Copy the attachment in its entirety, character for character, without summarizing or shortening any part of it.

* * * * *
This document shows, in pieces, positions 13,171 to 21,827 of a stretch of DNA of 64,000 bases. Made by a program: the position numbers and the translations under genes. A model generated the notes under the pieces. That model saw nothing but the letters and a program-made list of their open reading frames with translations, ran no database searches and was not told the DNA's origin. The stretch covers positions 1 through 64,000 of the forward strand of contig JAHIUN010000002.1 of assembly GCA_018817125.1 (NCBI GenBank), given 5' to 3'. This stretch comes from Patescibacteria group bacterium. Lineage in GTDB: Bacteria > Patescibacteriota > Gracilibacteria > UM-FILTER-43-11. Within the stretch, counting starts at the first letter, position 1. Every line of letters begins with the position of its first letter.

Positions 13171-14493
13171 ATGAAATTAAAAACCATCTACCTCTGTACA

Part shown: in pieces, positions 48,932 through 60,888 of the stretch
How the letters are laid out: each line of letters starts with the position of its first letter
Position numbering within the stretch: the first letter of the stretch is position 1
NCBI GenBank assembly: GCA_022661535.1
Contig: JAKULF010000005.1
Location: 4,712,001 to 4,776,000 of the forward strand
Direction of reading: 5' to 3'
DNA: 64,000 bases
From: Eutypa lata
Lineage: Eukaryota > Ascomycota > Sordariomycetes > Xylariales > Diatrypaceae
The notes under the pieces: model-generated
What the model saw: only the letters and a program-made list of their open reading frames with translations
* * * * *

This document shows, in pieces, positions 13,171 to 21,827 of a stretch of DNA of 64,000 bases. Made by a program: the position numbers and the translations under genes. A model generated the notes under the pieces. That model saw nothing but the letters and a program-made list of their open reading frames with translations, ran no database searches and was not told the DNA's origin. The stretch covers positions 1 through 64,000 of the forward strand of contig JAHIUN010000002.1 of assembly GCA_018817125.1 (NCBI GenBank), given 5' to 3'. This stretch comes from Patescibacteria group bacterium. Lineage in GTDB: Bacteria > Patescibacteriota > Gracilibacteria > UM-FILTER-43-11. Within the stretch, counting starts at the first letter, position 1. Every line of letters begins with the position of its first letter.

Positions 13171-14493
13171 ATGAAATTAAAAACCATCTACCTCTGTACA

Part shown: in pieces, positions 48,932 through 60,888 of the stretch
How the letters are laid out: each line of letters starts with the position of its first letter
Position numbering within the stretch: the first letter of the stretch is position 1
NCBI GenBank assembly: GCA_022661535.1
Contig: JAKULF010000005.1
Location: 4,712,001 to 4,776,000 of the forward strand
Direction of reading: 5' to 3'
DNA: 64,000 bases
From: Eutypa lata
Lineage: Eukaryota > Ascomycota > Sordariomycetes > Xylariales > Diatrypaceae
The notes under the pieces: model-generated
What the model saw: only the letters and a program-made list of their open reading frames with translations